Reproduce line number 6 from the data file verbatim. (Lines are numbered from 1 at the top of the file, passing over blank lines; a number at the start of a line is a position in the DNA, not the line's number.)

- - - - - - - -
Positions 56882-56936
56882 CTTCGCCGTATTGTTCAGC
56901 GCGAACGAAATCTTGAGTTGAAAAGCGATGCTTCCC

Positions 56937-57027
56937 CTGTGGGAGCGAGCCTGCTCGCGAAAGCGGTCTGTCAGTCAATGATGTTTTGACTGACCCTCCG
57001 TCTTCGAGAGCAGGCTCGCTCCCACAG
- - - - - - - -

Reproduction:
57001 TCTTCGAGAGCAGGCTCGCTCCCACAG